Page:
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Mike Ratcliffe does furniture appraisals (including antique furniture) and jewelry appraisals in Tulsa and Northeast Oklahoma. He also participates in appraisal fairs for nonprofit organizations. Please contact us for information.



Appraisal FairToo often when you hear the word appraisal you think only of the phrase “What’s it worth?” An appraisal is designed to accomplish far more than that; in fact, valuation is only a portion of what an appraisal is designed to accomplish.



Purpose of an Appraisal

An appraisal can serve a multitude of purposes.



Homeowner’s Insurance- Placing a proper description and measurements with you contents, as well as a valuation. This is necessary in case of fire, theft, or damage.



To settle disputes about the value of personal property.



Equitable Distribution and Probate-
To determine value of personal property to be divided among heirs, or to determine total value of residential contents. Also, if you do so at time of preparing trust or will, you can include all pertinent facts so your heirs will understand the provenance of this piece. (example: this came from Mom’s Aunt Sally)



Here’s the interesting one of the group, What’s the value of the piece after repair? Has it been de-valued in any way? What was the value before this happened?



Elements of an Appraisal

Item name-
How often do you inherit or possess something with absolutely no idea of its use or purpose? This not only answers that, but places the item in its historical context.



This, in the case of furniture is what cabinet wood is used in manufacturing the item. Different woods on early pieces are a clue to the region of manufacture. This is also where you learn is it sterling silver, Sheffield plate (rolled silver on copper) or silver plate. Those letters EPNS stand for electro-plated nickel silver. The difference between pottery, porcelain, and stoneware plays a role here.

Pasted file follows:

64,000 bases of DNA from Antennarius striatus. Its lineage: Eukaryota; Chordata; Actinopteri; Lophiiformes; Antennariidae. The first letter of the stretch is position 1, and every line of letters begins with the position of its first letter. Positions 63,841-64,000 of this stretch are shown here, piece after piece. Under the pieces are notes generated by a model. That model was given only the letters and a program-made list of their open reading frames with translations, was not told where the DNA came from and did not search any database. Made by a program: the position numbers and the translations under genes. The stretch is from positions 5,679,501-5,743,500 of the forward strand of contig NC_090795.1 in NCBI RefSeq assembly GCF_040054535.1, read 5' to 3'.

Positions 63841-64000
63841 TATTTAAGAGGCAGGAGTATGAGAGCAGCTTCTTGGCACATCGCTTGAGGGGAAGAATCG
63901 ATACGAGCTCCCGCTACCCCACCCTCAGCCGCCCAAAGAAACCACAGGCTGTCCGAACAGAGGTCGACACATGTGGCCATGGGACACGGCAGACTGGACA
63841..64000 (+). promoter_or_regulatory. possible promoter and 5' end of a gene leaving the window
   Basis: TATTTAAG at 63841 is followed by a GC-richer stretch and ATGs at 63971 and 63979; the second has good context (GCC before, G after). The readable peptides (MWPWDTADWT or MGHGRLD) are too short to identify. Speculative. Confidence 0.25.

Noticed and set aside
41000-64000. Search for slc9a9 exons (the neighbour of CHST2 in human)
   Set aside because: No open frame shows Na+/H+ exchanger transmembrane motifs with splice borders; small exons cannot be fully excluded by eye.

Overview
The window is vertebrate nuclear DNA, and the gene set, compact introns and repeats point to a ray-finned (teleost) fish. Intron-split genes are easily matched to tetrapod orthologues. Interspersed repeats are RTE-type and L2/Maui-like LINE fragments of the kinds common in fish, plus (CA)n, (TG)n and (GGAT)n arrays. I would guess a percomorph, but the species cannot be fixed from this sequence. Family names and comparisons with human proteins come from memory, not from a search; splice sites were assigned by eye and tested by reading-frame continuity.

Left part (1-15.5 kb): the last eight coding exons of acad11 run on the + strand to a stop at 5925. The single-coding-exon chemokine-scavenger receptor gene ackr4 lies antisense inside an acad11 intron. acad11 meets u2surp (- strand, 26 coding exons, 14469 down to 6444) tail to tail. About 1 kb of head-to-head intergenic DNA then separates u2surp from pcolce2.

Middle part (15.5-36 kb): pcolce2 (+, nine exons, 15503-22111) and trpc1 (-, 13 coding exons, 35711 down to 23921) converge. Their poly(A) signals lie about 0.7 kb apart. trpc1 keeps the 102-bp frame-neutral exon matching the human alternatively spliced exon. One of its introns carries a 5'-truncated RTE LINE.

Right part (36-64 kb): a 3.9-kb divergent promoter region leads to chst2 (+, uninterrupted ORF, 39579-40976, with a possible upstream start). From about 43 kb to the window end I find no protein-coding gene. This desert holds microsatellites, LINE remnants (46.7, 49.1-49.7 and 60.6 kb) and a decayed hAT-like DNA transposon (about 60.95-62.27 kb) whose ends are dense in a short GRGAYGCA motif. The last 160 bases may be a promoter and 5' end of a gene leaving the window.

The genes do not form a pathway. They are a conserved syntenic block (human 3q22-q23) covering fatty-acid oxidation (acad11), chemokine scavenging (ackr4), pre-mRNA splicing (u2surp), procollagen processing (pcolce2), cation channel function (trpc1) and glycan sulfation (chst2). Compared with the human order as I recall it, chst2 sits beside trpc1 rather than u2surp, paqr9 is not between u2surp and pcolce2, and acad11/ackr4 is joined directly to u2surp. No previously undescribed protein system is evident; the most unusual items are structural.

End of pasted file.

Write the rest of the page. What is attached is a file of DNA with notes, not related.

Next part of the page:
Is it hand-made or machine-made? Some items even have construction techniques that are peculiar to a specific region of the world or to a specific region of a country. Example, Chinese furniture has major joints that are at a blind mortise which appears on the surface as a line running at a 45 degree angle.



Here’s one I wish many would include for their heirs. Who owned it? Where did it come from?



How big is it? If it were destroyed or damaged this becomes very important to you and your insurance company.



Are there cracks, chips, repaired or replaced parts? We all know a realtor screams, “location, location, location”. The appraiser cries, “condition, condition, condition”.



This is the professional word for “How old is it?” or “When was it made?”



The cash value is arrived at AFTER all of the above, this is the ending NOT starting point.



Mike Ratcliffe performs appraisals, based not upon what He has read in a book, but based upon 37 years of industry experience. The methodology employed in appraising furniture is the same methodology used by many. Yes, he gets underneath, pulls items out from the wall, and removes drawers. This is the only true way to appraise an item of furniture.



Google may tell you something but it won’t tell you everything. An Ebay search doesn’t work either because items can be over priced or not accurately described.